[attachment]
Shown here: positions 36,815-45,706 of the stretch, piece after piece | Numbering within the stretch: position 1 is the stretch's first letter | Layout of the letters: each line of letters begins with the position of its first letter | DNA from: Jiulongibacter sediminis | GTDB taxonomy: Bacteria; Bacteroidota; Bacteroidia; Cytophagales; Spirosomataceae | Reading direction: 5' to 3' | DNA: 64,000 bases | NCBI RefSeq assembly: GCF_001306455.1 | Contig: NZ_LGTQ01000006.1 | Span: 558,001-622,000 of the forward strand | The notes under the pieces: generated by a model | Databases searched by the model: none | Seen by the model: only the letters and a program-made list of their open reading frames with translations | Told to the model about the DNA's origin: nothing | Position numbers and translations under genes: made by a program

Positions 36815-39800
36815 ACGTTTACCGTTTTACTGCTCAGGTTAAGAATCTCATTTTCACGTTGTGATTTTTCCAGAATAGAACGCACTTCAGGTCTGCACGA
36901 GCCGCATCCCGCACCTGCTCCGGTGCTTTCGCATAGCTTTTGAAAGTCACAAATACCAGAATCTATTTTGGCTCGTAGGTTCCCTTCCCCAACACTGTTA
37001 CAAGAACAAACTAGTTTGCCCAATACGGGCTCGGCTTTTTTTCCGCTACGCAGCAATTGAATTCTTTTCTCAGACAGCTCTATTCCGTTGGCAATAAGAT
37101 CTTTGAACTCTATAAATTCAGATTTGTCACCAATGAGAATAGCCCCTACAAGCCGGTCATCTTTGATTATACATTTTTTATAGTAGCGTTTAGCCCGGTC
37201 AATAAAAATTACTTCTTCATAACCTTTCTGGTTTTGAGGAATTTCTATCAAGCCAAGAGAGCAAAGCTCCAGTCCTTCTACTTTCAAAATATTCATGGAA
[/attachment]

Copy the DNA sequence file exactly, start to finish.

Shown here: positions 36,815-45,706 of the stretch, piece after piece | Numbering within the stretch: position 1 is the stretch's first letter | Layout of the letters: each line of letters begins with the position of its first letter | DNA from: Jiulongibacter sediminis | GTDB taxonomy: Bacteria; Bacteroidota; Bacteroidia; Cytophagales; Spirosomataceae | Reading direction: 5' to 3' | DNA: 64,000 bases | NCBI RefSeq assembly: GCF_001306455.1 | Contig: NZ_LGTQ01000006.1 | Span: 558,001-622,000 of the forward strand | The notes under the pieces: generated by a model | Databases searched by the model: none | Seen by the model: only the letters and a program-made list of their open reading frames with translations | Told to the model about the DNA's origin: nothing | Position numbers and translations under genes: made by a program

Positions 36815-39800
36815 ACGTTTACCGTTTTACTGCTCAGGTTAAGAATCTCATTTTCACGTTGTGATTTTTCCAGAATAGAACGCACTTCAGGTCTGCACGA
36901 GCCGCATCCCGCACCTGCTCCGGTGCTTTCGCATAGCTTTTGAAAGTCACAAATACCAGAATCTATTTTGGCTCGTAGGTTCCCTTCCCCAACACTGTTA
37001 CAAGAACAAACTAGTTTGCCCAATACGGGCTCGGCTTTTTTTCCGCTACGCAGCAATTGAATTCTTTTCTCAGACAGCTCTATTCCGTTGGCAATAAGAT
37101 CTTTGAACTCTATAAATTCAGATTTGTCACCAATGAGAATAGCCCCTACAAGCCGGTCATCTTTGATTATACATTTTTTATAGTAGCGTTTAGCCCGGTC
37201 AATAAAAATTACTTCTTCATAACCTTTCTGGTTTTGAGGAATTTCTATCAAGCCAAGAGAGCAAAGCTCCAGTCCTTCTACTTTCAAAATATTCATGGAA